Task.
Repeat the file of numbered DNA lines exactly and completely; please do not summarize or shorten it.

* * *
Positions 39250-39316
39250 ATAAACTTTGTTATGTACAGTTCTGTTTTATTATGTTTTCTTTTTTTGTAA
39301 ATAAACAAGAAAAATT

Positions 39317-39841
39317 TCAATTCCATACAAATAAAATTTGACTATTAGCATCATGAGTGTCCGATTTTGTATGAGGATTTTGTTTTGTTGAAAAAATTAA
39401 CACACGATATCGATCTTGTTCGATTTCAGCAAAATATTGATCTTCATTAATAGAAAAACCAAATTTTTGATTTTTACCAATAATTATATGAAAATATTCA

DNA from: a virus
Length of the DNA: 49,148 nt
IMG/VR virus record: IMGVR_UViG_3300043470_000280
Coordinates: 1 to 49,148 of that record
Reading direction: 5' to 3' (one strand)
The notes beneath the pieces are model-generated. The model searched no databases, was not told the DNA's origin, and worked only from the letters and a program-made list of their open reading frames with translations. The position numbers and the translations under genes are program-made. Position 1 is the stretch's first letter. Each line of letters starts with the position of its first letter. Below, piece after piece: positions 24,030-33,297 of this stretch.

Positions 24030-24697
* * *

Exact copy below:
Positions 39250-39316
39250 ATAAACTTTGTTATGTACAGTTCTGTTTTATTATGTTTTCTTTTTTTGTAA
39301 ATAAACAAGAAAAATT

Positions 39317-39841
39317 TCAATTCCATACAAATAAAATTTGACTATTAGCATCATGAGTGTCCGATTTTGTATGAGGATTTTGTTTTGTTGAAAAAATTAA
39401 CACACGATATCGATCTTGTTCGATTTCAGCAAAATATTGATCTTCATTAATAGAAAAACCAAATTTTTGATTTTTACCAATAATTATATGAAAATATTCA

DNA from: a virus
Length of the DNA: 49,148 nt
IMG/VR virus record: IMGVR_UViG_3300043470_000280
Coordinates: 1 to 49,148 of that record
Reading direction: 5' to 3' (one strand)
The notes beneath the pieces are model-generated. The model searched no databases, was not told the DNA's origin, and worked only from the letters and a program-made list of their open reading frames with translations. The position numbers and the translations under genes are program-made. Position 1 is the stretch's first letter. Each line of letters starts with the position of its first letter. Below, piece after piece: positions 24,030-33,297 of this stretch.

Positions 24030-24697